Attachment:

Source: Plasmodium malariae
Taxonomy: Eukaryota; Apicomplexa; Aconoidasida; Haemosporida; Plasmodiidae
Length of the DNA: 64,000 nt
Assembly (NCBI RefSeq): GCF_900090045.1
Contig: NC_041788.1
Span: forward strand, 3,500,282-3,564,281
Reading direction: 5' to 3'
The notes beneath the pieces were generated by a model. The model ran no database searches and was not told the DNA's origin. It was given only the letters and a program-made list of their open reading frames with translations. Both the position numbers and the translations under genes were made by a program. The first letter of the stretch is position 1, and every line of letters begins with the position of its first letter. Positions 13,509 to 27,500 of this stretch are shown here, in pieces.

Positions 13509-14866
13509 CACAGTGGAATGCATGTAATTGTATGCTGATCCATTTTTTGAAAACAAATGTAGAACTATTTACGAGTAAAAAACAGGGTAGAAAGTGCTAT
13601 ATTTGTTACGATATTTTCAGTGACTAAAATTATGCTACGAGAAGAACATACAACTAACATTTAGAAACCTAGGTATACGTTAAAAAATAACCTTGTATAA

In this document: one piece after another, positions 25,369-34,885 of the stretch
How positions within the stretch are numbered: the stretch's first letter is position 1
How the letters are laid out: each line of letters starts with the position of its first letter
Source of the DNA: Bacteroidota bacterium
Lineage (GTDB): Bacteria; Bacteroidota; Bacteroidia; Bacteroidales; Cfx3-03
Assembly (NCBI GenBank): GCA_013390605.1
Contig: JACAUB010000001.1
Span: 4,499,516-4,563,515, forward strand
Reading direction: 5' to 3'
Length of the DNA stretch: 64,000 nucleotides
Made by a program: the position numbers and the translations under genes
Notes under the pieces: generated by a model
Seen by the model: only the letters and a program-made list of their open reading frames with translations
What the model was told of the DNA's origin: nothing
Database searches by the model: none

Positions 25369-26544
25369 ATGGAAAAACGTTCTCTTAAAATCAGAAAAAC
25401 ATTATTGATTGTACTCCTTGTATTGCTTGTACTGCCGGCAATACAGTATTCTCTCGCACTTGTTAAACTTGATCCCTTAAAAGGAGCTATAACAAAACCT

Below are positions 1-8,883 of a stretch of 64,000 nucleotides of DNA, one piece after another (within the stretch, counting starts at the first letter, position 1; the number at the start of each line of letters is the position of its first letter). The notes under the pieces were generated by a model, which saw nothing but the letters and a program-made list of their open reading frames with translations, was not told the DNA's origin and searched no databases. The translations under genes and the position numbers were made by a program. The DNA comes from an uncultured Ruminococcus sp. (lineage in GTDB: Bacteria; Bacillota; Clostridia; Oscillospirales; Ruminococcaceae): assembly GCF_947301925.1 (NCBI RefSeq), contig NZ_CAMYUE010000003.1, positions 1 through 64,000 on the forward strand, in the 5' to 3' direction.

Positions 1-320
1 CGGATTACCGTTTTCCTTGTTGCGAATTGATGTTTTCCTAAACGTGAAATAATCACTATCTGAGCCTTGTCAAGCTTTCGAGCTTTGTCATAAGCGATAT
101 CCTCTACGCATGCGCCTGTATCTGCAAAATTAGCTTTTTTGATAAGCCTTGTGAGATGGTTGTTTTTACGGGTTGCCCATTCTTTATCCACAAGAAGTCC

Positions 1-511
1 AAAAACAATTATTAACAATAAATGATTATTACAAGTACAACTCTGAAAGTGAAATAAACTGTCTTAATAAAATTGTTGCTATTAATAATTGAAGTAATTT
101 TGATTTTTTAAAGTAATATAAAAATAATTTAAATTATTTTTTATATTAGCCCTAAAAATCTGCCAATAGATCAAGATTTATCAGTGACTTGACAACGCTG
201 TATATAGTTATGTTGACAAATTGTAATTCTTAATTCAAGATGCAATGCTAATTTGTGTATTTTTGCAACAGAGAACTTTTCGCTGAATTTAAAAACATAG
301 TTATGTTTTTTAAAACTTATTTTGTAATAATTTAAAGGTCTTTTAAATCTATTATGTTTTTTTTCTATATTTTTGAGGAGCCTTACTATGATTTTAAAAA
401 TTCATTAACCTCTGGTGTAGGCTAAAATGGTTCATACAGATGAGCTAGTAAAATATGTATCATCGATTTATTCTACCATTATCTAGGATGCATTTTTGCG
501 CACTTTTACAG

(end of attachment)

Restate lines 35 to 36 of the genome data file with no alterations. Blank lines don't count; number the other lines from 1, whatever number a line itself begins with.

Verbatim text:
1 AAAAACAATTATTAACAATAAATGATTATTACAAGTACAACTCTGAAAGTGAAATAAACTGTCTTAATAAAATTGTTGCTATTAATAATTGAAGTAATTT
101 TGATTTTTTAAAGTAATATAAAAATAATTTAAATTATTTTTTATATTAGCCCTAAAAATCTGCCAATAGATCAAGATTTATCAGTGACTTGACAACGCTG